With vacancy tax, will Hong Kong government be smiling when the dust settles on war with developers?
Amid runaway property prices, city faces dilemma in introducing any new levy which could spark political controversy and disrupt status quo
“The stairs are creaking but no one is coming down,” the Chinese saying goes, and that could have well described the long-talked-about property vacancy tax until, over the past week, action started speaking louder than words.
The government is now finally moving on it, but why the change of heart?
It started with Financial Secretary Paul Chan Mo-po telling lawmakers last week that the government was at the final stage of studying a vacancy tax on developers who hoard empty flats.
With official figures showing there are about 9,000 unsold flats across the city, speculation has been rife that the government finally means business, and now it seems to be very much the case.
It is understood the controversial new tax has got the final green light from Chief Executive Carrie Lam Cheng Yuet-ngor, who will announce it soon before July 1 to mark the first anniversary of her election win. An insider familiar with the study even suggested it could be next week before Lam’s Europe trip, if all the preparation work is ready.
Hong Kong’s soaring property prices no longer shock people, but there was still a jaw-dropping moment last week when a car parking space was sold for an astonishing HK$6 million (US$760,000).
Chan’s heads-up and Lam’s support have sent the latest signal that something needs to be fixed as the market keeps galloping onwards and upwards.
Chan vowed in March, while attending a South China Morning Post event, that he would have “no fear” in waging war on developers. Lam in May further confirmed the government was looking into the feasibility of the vacancy tax.
But ironically, many believed at the time it was more talk for deterrent effect than real action, as it was widely known no overall consensus could be reached within the government.
A major dilemma Hong Kong faces is that the city’s simple and low taxation system has always been its pride, and introducing any new type of tax could disrupt a well-established regime, sparking political controversy.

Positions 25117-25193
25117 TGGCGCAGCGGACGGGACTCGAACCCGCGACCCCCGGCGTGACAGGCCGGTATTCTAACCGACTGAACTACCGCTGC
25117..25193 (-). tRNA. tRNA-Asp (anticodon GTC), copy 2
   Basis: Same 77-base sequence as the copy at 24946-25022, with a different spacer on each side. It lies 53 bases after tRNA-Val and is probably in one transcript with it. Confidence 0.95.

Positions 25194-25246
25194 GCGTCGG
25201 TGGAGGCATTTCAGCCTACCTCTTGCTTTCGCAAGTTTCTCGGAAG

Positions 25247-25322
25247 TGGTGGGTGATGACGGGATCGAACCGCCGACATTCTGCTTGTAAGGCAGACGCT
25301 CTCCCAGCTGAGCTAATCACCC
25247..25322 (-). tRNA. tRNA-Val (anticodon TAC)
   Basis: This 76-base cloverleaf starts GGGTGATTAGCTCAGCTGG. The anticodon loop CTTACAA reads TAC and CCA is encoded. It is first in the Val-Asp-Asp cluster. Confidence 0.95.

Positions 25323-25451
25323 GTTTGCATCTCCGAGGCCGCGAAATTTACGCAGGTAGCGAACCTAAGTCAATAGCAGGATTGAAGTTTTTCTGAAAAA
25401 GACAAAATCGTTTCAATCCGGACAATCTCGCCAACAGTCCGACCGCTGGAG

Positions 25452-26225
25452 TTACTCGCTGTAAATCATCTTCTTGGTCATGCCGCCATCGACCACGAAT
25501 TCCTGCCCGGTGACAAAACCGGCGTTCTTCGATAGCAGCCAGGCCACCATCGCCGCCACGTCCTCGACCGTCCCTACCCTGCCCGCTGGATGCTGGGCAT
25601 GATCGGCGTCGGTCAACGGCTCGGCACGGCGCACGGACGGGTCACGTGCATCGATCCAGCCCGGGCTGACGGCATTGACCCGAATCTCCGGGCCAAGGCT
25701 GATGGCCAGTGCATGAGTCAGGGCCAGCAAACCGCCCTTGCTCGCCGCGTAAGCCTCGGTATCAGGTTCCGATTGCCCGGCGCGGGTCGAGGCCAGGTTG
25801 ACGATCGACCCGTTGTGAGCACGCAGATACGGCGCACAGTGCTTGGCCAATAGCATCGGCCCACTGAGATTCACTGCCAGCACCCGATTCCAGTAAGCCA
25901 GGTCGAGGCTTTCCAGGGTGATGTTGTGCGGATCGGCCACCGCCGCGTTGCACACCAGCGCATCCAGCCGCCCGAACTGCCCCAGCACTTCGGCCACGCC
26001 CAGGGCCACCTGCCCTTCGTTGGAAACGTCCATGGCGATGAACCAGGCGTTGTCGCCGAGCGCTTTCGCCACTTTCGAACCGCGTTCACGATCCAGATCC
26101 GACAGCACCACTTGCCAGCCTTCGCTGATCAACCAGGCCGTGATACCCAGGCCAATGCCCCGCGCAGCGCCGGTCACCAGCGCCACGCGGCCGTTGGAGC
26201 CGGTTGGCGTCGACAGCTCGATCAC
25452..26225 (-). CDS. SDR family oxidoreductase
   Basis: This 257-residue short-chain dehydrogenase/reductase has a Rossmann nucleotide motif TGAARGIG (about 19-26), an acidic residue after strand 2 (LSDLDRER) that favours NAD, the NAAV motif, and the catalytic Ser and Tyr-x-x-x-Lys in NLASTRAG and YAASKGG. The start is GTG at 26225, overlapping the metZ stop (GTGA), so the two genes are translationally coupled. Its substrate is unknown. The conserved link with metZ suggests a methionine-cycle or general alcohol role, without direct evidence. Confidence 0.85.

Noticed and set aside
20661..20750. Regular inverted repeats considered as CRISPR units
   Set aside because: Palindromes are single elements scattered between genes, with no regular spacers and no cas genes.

The Basic Law, Hong Kong’s mini-constitution, also suggests the city, while enjoying the right to decide its own types of taxes, “shall take the low tax policy previously pursued in Hong Kong as a reference”.
So, will a vacancy tax make a big difference?
The answer is apparently yes and no, depending on which interest group one belongs to. But in curbing runaway property prices, a government without concrete measures could be in big trouble.
That is definitely not something Lam, who has a reputation for being a fighting woman when necessary, wants to see, though the difficulties are tremendous.
Some critics, citing mainland China as a reference, point out that authorities up north usually go for administrative cooling measures.
One recent example was the strict restrictions on property transactions in Dandong, a city bordering North Korea, which saw rapid inflows of hot money ahead of the summit between US President Donald Trump and North Korean leader Kim Jong-un.
President Xi Jinping’s famous quote that “houses are for living, not for speculation” has also prompted all sorts of property control measures.
But here in Hong Kong, it doesn’t take a genius to tell you that similar effects won’t be achieved by what the city’s leader or senior officials say. The fact the city has very different systems, politically and economically, leaves the government with fewer bargaining chips in a free market, unfortunately.
Public expectations are growing while the supply of housing in both the private and government- subsidised markets continues to fall seriously short, and the ongoing debate on land supply is still a talking shop.
Will Lam and her team be smiling at the end of this political wrestling between the government and private developers? Action will tell.